England’s World Cup campaign continues when they take on Afghanistan at Old Trafford on Tuesday.
Here, Press Association Sport looks at some of the topics of discussion.
In comes Vince
Jason Roy’s hamstring tear will preclude his involvement for England’s next two fixtures but, as he remains a part of the 15-man party, his long-term availability is a conversation for another time. His absence for now opens the door for James Vince and though the Hampshire captain is a capable understudy, he has exceeded 50 only once in 10 one-day internationals. And yes, he may be the owner of the most aesthetically pleasing cover drive in the land but he lacks the panache of Roy and Jonny Bairstow, who have set the tone for some mammoth innings since forming a highly successful union two years ago. Vince, then, has some big shoes to fill.
When captain Eoin Morgan followed Roy in trudging off the field against the West Indies at the Hampshire Bowl, clutching his back, there was a feeling fortune was conspiring against England. Morgan was quick to allay any fears and revealed that he is likely to play in Manchester unless he suffers a setback on Monday afternoon or Tuesday morning. It is welcome news, ensuring any changes – and thus unnecessary disruption – to the batting order is minimal and means Jos Buttler, while more than adept at stepping in for Morgan, can fully focus on his wicketkeeping and electrifying batting.
A used pitch
One of the main subplots of this encounter is that it will be played on the same 22-yard strip that was used for India’s victory over arch rivals and neighbours Pakistan 48 hours previously. Ordinarily, a worn surface typically plays into the hands of spinners, a particular strength of Afghanistan, but the wet weather in the area of late may nullify that. England, though, should be braced for the triple threat of Rashid Khan, Mohammad Nabi and Mujeeb Ur Rahman, who has been notable by his omission in Afghanistan’s last two fixtures but faces a recall.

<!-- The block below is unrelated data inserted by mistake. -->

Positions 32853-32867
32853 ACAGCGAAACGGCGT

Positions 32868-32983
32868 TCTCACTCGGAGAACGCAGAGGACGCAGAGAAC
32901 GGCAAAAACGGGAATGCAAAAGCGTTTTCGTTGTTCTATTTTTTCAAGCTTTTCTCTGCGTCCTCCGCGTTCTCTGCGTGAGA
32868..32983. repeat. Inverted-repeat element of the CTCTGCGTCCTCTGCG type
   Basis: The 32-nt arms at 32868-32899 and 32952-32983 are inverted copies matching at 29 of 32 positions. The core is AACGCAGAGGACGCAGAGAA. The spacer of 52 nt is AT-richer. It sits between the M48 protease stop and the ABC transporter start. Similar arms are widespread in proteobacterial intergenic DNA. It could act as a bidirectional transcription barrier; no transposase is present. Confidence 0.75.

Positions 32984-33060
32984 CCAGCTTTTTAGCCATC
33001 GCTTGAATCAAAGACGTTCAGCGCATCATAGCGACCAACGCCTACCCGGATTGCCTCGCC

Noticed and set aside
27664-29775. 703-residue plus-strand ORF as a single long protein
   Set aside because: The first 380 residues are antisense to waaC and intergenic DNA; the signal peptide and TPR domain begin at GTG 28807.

In a spin
Afghanistan’s twirling trio were expected to spearhead their campaign and perhaps cause an upset or two, with Rashid, the number three-ranked ODI bowler in the world, leading the charge. It has not quite turned out that way with Rashid, Nabi and Mujeeb contributing just eight wickets in Afghanistan’s four opening matches, all of which they have lost. There are caveats to that, with their batting largely to blame for their current malaise – their best score is currently 207, leaving the bowlers little room for manoeuvre – but there is little doubt the spinners have under-performed.
Eyes on the skies
The inclement weather has regrettably become more of a talking point than anyone would have wanted with four washouts – a tournament record – while the India-Pakistan clash was affected by the occasional shower. Unfortunately, more rain is forecast in Manchester as the day wears on though the first innings is likely to be dry, meaning the team chasing faces the prospect of interruptions and a Duckworth-Lewis-Stern amended total.